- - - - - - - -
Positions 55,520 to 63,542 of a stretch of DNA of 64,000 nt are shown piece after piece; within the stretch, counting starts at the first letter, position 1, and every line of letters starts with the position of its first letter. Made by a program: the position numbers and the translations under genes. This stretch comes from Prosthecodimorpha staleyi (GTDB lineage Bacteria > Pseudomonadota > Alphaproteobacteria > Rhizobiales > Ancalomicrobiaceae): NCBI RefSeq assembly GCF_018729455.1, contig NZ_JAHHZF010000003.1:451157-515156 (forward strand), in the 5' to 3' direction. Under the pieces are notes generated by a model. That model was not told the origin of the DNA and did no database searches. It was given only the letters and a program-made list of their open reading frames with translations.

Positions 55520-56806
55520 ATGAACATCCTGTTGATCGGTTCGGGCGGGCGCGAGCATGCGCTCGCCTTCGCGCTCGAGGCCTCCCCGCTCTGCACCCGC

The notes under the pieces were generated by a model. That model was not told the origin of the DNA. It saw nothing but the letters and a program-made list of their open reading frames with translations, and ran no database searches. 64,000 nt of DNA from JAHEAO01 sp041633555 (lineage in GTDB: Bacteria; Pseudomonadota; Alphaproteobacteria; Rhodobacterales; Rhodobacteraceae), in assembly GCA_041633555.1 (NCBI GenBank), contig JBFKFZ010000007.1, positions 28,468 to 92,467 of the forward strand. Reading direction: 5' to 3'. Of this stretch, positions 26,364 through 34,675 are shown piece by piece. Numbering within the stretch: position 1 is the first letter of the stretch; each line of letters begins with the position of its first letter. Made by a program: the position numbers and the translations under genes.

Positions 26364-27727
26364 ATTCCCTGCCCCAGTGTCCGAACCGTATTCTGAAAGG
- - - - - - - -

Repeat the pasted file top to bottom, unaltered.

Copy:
Positions 55,520 to 63,542 of a stretch of DNA of 64,000 nt are shown piece after piece; within the stretch, counting starts at the first letter, position 1, and every line of letters starts with the position of its first letter. Made by a program: the position numbers and the translations under genes. This stretch comes from Prosthecodimorpha staleyi (GTDB lineage Bacteria > Pseudomonadota > Alphaproteobacteria > Rhizobiales > Ancalomicrobiaceae): NCBI RefSeq assembly GCF_018729455.1, contig NZ_JAHHZF010000003.1:451157-515156 (forward strand), in the 5' to 3' direction. Under the pieces are notes generated by a model. That model was not told the origin of the DNA and did no database searches. It was given only the letters and a program-made list of their open reading frames with translations.

Positions 55520-56806
55520 ATGAACATCCTGTTGATCGGTTCGGGCGGGCGCGAGCATGCGCTCGCCTTCGCGCTCGAGGCCTCCCCGCTCTGCACCCGC

The notes under the pieces were generated by a model. That model was not told the origin of the DNA. It saw nothing but the letters and a program-made list of their open reading frames with translations, and ran no database searches. 64,000 nt of DNA from JAHEAO01 sp041633555 (lineage in GTDB: Bacteria; Pseudomonadota; Alphaproteobacteria; Rhodobacterales; Rhodobacteraceae), in assembly GCA_041633555.1 (NCBI GenBank), contig JBFKFZ010000007.1, positions 28,468 to 92,467 of the forward strand. Reading direction: 5' to 3'. Of this stretch, positions 26,364 through 34,675 are shown piece by piece. Numbering within the stretch: position 1 is the first letter of the stretch; each line of letters begins with the position of its first letter. Made by a program: the position numbers and the translations under genes.

Positions 26364-27727
26364 ATTCCCTGCCCCAGTGTCCGAACCGTATTCTGAAAGG